USA Needs Much More Land for Solar Net-Zero Goal
Articles about solar power and a pair of LNG projects on two different continents ranked among the more popular articles last week among Rigzone’s downstream audience. Read on for details.
For the United States to meet its target of emitting zero net carbon dioxide emissions by 2050, the country would need to deploy 13,412 square miles (34,737 kilometers) – or 0.43 percent of the total Lower 48 land area – with solar photovoltaic (PV) arrays. Such is the conclusion of consulting firm Rystad Energy, which also pointed out that U.S. operational utility solar PV capacity as of last month took up a relatively paltry 654 square miles (1,694 square kilometers). Although the country falls far short in reaching the 2050 goal, Rystad contends the task is not insurmountable. To provide a bit of perspective, 13,412 square miles equates to an area somewhat larger than the state of Maryland.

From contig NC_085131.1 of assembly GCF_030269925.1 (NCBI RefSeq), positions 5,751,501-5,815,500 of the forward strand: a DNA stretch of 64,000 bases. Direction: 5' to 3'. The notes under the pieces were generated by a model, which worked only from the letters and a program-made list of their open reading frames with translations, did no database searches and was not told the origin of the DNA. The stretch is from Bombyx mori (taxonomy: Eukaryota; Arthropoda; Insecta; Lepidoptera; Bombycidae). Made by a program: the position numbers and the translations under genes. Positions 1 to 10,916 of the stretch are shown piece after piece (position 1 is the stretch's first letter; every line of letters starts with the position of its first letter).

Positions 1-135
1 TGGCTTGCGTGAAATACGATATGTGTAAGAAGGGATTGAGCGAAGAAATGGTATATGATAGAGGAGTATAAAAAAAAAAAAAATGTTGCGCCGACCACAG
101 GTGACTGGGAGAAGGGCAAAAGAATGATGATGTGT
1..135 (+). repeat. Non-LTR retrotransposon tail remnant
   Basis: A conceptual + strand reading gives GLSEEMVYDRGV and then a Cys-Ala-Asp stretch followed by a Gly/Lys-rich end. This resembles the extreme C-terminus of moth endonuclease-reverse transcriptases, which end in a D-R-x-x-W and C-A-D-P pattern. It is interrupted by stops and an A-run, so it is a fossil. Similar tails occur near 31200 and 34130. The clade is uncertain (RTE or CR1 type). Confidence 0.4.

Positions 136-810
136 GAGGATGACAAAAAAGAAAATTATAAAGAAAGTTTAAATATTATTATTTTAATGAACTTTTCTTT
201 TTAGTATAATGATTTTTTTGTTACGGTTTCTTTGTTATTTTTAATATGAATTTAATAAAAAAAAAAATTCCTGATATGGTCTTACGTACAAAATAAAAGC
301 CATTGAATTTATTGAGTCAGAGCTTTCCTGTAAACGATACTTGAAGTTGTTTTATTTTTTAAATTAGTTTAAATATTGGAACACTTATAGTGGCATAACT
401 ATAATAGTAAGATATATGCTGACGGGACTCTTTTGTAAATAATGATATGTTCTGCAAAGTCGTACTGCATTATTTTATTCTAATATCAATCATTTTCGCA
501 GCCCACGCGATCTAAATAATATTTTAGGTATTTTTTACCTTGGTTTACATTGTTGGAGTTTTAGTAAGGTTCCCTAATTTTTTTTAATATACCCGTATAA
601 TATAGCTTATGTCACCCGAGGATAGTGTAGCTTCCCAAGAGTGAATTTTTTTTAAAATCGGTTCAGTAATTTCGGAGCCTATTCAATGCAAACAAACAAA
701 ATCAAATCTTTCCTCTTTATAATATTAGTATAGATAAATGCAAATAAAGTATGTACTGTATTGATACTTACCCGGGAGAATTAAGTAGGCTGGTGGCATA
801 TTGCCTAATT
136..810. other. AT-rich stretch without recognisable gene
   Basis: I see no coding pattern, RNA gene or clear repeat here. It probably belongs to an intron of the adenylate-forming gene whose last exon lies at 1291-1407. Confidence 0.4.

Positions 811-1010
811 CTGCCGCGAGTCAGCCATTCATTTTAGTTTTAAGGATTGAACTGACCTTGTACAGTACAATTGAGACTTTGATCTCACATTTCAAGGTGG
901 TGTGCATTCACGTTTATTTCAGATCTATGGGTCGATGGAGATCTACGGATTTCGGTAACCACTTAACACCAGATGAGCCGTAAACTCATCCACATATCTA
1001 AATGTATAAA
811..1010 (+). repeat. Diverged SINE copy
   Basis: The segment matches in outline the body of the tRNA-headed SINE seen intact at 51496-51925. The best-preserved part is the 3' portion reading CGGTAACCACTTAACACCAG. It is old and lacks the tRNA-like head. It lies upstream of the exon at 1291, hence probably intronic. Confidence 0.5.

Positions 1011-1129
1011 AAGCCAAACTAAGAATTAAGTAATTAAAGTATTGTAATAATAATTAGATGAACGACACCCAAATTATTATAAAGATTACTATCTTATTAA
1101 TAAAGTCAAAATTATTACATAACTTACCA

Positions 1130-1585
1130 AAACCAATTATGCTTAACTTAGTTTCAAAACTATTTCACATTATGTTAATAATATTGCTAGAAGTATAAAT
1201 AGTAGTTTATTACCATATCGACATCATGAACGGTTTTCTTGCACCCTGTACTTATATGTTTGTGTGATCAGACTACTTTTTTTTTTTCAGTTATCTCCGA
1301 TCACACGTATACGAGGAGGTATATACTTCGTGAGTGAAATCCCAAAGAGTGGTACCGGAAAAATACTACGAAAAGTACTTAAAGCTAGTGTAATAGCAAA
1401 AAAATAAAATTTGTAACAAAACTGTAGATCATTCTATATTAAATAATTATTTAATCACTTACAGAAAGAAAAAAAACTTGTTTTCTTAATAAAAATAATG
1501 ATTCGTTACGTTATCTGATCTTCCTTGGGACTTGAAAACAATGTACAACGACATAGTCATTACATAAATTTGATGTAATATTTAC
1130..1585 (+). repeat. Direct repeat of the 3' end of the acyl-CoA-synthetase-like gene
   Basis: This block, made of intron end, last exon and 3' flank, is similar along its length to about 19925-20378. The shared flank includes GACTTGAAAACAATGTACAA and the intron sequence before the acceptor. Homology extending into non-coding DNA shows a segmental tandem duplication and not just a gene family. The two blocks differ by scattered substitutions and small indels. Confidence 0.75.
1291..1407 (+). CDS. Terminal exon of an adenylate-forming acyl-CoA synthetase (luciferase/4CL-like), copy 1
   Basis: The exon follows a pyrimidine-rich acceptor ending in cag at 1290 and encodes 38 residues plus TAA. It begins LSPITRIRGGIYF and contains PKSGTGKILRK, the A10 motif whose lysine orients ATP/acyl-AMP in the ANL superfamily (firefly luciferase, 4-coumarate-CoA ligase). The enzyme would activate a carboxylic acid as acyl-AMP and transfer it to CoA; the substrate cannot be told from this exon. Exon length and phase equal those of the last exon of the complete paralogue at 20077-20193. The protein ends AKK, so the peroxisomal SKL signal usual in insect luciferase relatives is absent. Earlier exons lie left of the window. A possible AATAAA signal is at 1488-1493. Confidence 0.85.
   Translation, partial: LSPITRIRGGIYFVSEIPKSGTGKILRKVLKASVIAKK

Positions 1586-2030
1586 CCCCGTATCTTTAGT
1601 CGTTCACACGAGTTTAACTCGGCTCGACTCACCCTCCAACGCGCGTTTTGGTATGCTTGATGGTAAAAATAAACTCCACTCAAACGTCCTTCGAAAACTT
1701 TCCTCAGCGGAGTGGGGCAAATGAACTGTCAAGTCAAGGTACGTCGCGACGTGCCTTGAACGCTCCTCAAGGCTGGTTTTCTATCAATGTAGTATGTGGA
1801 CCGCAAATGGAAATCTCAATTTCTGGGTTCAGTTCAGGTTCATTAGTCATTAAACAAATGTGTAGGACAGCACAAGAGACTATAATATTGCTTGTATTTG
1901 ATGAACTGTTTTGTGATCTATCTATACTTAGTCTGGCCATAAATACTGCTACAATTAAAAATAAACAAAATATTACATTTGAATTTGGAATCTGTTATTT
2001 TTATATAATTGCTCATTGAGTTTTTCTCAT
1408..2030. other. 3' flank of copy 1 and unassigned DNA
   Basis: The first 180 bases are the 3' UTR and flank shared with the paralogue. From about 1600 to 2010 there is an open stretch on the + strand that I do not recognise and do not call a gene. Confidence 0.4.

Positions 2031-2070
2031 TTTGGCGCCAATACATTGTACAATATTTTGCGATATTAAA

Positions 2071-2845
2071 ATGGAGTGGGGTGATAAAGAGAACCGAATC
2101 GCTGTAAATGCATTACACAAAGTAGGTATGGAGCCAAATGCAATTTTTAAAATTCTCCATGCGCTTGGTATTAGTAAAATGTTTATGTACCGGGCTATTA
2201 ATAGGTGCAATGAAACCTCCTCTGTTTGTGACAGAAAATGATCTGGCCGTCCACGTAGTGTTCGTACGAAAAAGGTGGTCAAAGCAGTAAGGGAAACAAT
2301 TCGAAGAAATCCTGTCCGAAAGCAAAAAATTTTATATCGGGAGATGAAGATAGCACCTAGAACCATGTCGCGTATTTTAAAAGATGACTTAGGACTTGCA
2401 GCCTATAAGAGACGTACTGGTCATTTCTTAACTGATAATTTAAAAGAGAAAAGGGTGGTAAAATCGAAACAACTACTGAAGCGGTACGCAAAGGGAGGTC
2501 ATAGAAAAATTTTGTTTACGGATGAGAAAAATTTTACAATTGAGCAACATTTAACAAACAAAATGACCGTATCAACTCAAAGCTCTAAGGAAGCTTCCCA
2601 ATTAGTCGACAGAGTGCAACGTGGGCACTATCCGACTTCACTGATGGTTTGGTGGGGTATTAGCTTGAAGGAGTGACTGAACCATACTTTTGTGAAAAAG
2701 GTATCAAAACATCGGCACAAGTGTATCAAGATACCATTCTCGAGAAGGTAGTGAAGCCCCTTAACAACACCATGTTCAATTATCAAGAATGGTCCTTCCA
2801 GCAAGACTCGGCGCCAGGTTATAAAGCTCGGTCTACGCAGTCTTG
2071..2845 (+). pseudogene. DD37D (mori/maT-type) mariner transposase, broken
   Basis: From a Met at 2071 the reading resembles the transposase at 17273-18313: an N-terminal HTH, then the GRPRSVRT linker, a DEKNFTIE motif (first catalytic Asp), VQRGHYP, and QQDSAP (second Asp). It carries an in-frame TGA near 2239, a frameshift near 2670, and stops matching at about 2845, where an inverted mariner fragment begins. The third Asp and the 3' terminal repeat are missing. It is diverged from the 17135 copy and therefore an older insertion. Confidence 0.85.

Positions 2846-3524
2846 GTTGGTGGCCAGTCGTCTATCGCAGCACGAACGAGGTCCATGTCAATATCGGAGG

Citing global LNG market changes, the developer of the Annova LNG export facility in South Texas revealed that it was immediately discontinuing the project. The facility, planned for the Port of Brownsville, would have liquefied natural gas sourced from Texas’ Agua Dulce region and loaded it onto LNG carriers for export to various global markets. At the time of Annova’s decision, the project had received one of its final required permits and had recently signed a 30-year lease with the port authority.
Total (NYSE: TOT) is leading the development of a major LNG export project in Mozambique, and trio of leading project contractors recently selected ABB (NYSE: ABB) to provide integrated and electrical systems for the complex. The end-to-end electrification package will span 26 months and calls on ABB to provide onshore electrical houses or prefabricated electrical substations, an integrated electrical control and power management system, and other technology. The Mozambique LNG facility will be capable of producing approximately 13 million tonnes per annum of LNG.
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